President Jefferson Keel of the National Congress of American Indians addresses the organization's 75th annual convention in Denver, Colorado, on October 22, 2018. Photo: NCAI

Tribal leaders gather in nation's capital amid threat of another shutdown

By Acee Agoyo

WASHINGTON, D.C. -- Hundreds of tribal leaders are in the nation's capital for a historic week of events that could end with another government shutdown.

The State of Indian Nations, followed by the winter session of the National Congress of American Indians, are meant to promote the strength of tribal communities and shine a light on the trust and treaty responsibilities of the United States. The presence of the first two Native women in the U.S. House of Representatives also adds a new level of significance to the events, one fueled by a strong sense of hope and purpose.

But tribal leaders heard bad news as they began what otherwise promises to be a banner week. President Donald Trump and Congress -- divided between Republicans and Democrats -- remain far apart on a deal to fund the Bureau of Indian Affairs, the Indian Health Service and other federal agencies.

“Is a shutdown entirely off the table? The answer is ‘no,’” Trump's acting chief of staff Mick Mulvaney said on NBC's Meet the Press program on Sunday.

If a deal isn't reached by Friday, everyone is in line for another round of punishment. following the record-breaking impasse that put the squeeze on tribes and urban Indians. The shutdown is expected to be a huge topic of discussion this week as tribes share their stories, hear from key members of Congress and press the Trump administration for results.

NCAI on Vimeo: State of Indian Nations

State of Indian Nations #SOIN2019
National Congress of American Indians President Jefferson Keel will deliver the 2019 State of Indian Nations on Monday morning. It will be his sixth time doing so but this year's speech is a special one because Rep. Deb Haaland (D-New Mexico), who broke barriers and became one of the first Native women in Congress, will be providing the response to it.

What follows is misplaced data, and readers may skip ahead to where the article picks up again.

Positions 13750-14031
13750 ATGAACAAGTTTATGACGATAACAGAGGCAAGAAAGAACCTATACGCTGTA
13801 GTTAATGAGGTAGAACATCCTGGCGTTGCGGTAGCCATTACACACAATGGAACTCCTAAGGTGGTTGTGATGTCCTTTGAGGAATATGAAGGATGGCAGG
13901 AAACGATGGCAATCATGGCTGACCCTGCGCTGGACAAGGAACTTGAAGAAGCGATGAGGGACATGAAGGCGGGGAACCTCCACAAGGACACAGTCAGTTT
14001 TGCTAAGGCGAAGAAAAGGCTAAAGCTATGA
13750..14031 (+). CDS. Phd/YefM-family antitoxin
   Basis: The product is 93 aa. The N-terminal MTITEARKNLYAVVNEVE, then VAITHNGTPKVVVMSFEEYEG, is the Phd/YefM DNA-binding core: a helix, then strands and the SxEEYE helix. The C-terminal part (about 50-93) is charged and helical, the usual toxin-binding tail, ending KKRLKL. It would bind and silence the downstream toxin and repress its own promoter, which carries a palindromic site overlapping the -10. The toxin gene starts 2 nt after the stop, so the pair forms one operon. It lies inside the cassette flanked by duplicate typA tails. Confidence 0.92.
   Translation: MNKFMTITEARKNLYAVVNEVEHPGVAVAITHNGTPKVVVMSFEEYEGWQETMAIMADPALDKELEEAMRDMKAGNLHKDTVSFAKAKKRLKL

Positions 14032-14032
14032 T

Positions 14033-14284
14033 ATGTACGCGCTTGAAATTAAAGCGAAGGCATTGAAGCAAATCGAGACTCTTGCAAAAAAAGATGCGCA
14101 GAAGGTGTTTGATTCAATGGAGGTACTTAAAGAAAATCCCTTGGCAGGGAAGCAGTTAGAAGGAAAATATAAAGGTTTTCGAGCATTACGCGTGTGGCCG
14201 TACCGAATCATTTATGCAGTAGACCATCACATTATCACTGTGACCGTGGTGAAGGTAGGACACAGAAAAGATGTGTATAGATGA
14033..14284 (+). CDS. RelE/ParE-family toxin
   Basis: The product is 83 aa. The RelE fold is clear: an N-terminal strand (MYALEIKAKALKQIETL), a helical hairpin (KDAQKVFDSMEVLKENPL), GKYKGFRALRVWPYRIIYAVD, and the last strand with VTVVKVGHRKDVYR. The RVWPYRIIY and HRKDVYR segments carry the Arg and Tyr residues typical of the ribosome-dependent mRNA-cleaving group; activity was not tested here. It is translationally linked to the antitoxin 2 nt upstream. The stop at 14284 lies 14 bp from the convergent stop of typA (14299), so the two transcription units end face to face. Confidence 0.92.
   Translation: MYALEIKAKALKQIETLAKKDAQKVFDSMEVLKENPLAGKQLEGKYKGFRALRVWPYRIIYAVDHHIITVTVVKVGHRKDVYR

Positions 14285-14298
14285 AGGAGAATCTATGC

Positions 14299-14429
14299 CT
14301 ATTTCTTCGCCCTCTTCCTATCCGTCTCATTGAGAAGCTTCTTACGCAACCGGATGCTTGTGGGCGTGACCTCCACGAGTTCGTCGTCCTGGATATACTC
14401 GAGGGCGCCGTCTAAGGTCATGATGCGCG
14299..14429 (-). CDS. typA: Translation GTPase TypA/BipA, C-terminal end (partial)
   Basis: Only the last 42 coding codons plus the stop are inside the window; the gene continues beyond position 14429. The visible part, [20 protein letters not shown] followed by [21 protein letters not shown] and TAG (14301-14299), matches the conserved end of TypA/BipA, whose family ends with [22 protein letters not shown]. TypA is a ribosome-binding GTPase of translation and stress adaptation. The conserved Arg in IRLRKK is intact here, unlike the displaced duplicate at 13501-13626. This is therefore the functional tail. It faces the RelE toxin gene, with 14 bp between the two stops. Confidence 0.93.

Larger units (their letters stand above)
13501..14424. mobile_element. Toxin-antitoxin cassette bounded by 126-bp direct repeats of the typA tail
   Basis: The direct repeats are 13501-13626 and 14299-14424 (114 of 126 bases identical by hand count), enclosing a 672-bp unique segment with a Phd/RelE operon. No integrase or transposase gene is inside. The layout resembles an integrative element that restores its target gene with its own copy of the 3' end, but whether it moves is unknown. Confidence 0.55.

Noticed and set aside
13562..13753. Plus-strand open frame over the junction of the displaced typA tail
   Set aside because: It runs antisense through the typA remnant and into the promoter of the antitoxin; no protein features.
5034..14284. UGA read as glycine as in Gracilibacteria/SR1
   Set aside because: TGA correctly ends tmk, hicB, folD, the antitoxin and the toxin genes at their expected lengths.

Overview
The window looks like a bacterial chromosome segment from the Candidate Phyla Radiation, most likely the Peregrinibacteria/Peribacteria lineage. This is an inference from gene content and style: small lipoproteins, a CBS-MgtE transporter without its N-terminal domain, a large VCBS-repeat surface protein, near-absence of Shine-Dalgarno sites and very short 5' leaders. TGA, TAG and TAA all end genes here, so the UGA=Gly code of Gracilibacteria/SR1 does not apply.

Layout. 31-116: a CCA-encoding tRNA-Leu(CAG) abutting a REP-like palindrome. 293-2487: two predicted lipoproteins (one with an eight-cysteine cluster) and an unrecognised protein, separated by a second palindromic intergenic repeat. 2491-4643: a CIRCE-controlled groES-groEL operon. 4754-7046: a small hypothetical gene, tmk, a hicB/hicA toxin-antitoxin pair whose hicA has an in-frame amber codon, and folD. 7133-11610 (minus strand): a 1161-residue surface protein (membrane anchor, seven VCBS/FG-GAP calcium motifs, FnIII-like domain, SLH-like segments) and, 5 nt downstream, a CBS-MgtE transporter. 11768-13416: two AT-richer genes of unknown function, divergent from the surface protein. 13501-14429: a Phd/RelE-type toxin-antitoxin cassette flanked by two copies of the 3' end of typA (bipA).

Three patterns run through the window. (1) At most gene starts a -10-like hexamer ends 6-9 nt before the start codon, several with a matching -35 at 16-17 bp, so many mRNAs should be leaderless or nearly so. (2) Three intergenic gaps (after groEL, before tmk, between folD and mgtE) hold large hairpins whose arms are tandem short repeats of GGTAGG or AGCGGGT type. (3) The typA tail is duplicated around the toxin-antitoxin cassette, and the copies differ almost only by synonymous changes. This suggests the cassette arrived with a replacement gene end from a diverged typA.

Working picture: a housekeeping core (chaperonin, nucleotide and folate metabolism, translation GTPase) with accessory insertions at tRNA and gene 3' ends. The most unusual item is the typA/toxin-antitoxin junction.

"The SOIN address will outline the goals of Indian Country, the opportunities for success and advancement of Native peoples, and the priorities for our nation-to-nation relationship with the United States," NCAI said ahead of the address.

The event takes place at the Newseum in Washington, D.C., Tune in live starting at 9:30am Eastern.

The State of Indian Nation isn't the only time tribes will get face time with Rep. Deb Haaland (D-New Mexico), who is a citizen of the Pueblo of Laguna, during the week. She and Rep. Sharice Davids (D-Kansas) who hails from the Ho-Chunk Nation, are hosting an open house on Monday afternoon at the U.S. Capitol. The session is yet another example of the ways the pair are working together to #IndigenizeCongress in ways never seen before.

NCAI Winter Session #ECWS19
The National Congress of American Indians kicks off its annual winter session at the Capitol Hilton in D.C. on Tuesday morning.

Three of the four tribal citizens who serve in Congress will be addressing the meeting, giving tribal leaders a historic opportunity to hear from Rep. Deb Haaland (D-New Mexico), Rep. Sharice Davids (D-Kansas) and Rep. Tom Cole (R-Oklahoma), a citizen of the Chickasaw Nation, in one setting over the week. Rep. Markwayne Mullin (R-Oklahoma), a citizen of the Cherokee Nation, is the only one who hasn't confirmed his attendance, though he has been invited and has spoken to NCAI in the past.

For Haaland and Cole, who are speaking back to back on Tuesday, the session marks their first speaking engagement since being selected as co-chairs of the Congressional Native American Caucus, a bipartisan group of lawmakers in the U.S. House. Haaland is the first Native woman in that role while Cole is returning to the leadership position.

But the lawmakers aren't the only draws this week. Key members of the Trump administration -- including President Trump's nominee to lead the Department of the Interior -- will speak to tribal leaders, plus the White House has decided to host its first large-scale listening session with tribes, after letting prior initiatives like the White House Tribal Nations Conference and the Council on Native American Affairs go dormant.

Highlights: Tuesday, February 12
• Congressman Tom Cole (Oklahoma)
• Congresswoman Deb Haaland (New Mexico)
• Lieutenant Governor Peggy Flanagan (Minnesota)
• Jeannie Hovland, Commissioner, Administration for Native Americans
• Speaker of the House Nancy Pelosi (California)
• Supreme Court Project Update
• Congressman Raúl Grijalva (Arizona)
• Congressman Will Hurd (Texas)

Also on Tuesday, the newly created House Subcommittee for Indigenous Peoples of the United States will hold its first hearing of the 116th Congress.

And in the evening, NCAI will host its 21st Annual NCAI Leadership Awards Banquet. There are five honorees this year.

Highlights: Wednesday, February 13
• Congresswoman Sharice Davids (Kansas)
• Indian Child Welfare Act Update
• Senator Lisa Murkowski (Alaska)
• David Bernhardt, Acting Secretary, Department of the Interior
• Tara Sweeney, Assistant Secretary of Indian Affairs, Department of the Interior
• White House Tribal Government Listening Session (Note: Not open to general public or press)
"The White House Office of Intergovernmental Affairs and the White House Domestic Policy Council invites tribal leaders to a listening session with White House officials," NCAI said on its agenda. "These listening sessions will serve as a new platform for tribal leaders to directly engage with the White House; identify key issues effecting tribal nations; and provide a foundation for future collaboration."

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